Macau casino stocks plummeted after a massive sell-off early in the week over fears of tighter credit and an economic slowdown in China. Gaming giant SJM saw shares fall as much as 20% to HK$11.28, while Galaxy Entertainment tumbled 21% to HK$9.18. US-based casino enterprises were also hit hard during the decline with Sands China and Wynn Macau both falling 14%. The benchmark Hang Seng Index was down 4%.
Fears of an economic slowdown in export-driven China have resulted from turmoil in Europe and the United States, according to analysts, casusing a credit squeeze that will make it harder for Macau’s high rollers to borrow money for gambling. According to Bloomberg, an estimated two-thirds of Macau’s gambling revenues come from high-spending, mainland Chinese who gamble with borrowed money from “junket operators,” which are tourist agencies that provide travel packages and loans to gamblers.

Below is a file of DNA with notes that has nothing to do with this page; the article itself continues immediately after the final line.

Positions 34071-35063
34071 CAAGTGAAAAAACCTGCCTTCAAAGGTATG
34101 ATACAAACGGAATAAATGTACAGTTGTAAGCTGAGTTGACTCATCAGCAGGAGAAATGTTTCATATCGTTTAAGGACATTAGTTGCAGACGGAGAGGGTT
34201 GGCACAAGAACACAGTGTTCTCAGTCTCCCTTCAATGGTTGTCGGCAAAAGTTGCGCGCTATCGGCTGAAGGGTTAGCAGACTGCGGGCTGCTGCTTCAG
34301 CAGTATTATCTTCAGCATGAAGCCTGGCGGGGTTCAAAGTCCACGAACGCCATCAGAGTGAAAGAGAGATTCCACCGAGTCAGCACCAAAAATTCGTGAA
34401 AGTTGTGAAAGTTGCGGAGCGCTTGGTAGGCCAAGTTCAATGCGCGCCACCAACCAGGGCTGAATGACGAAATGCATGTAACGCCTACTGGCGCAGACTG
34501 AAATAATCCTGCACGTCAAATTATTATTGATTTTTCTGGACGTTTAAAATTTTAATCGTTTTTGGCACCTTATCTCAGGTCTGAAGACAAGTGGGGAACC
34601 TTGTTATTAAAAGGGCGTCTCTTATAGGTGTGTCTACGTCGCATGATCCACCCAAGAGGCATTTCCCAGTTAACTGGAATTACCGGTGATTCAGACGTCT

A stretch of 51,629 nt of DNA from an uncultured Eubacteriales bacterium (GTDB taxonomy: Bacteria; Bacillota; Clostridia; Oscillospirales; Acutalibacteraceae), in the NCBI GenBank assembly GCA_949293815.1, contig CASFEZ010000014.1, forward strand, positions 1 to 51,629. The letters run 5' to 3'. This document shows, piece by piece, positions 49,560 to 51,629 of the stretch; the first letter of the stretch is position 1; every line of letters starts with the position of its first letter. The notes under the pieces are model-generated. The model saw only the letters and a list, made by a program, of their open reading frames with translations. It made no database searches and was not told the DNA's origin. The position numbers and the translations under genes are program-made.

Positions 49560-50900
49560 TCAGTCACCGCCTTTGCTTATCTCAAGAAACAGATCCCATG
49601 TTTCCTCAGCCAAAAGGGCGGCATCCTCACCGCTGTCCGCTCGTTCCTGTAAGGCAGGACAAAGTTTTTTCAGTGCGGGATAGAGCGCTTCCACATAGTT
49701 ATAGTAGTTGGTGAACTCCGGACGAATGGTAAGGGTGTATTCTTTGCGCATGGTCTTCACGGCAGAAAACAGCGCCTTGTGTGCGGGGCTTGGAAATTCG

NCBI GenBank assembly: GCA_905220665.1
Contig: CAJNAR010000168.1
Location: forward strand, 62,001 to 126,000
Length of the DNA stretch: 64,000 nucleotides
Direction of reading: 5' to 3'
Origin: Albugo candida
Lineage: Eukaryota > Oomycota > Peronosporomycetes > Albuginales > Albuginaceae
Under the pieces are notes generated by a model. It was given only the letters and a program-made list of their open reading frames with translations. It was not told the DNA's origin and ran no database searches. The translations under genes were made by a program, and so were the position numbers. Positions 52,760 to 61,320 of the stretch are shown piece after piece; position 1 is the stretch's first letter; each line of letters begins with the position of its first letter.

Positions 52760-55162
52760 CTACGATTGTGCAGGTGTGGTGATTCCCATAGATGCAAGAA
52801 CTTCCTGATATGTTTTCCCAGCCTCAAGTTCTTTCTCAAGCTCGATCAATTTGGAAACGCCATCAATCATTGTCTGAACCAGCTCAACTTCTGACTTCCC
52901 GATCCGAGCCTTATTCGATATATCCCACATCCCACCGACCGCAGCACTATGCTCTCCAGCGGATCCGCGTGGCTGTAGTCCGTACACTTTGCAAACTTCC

Despite the credit fears and stock market decline, Macau gambling revenues continue to soar with 60% growth recorded in 2010. Macau casino stocks had risen 20% this year before the sell-off, and analysts remain optimistic on the region’s prospects for the next year.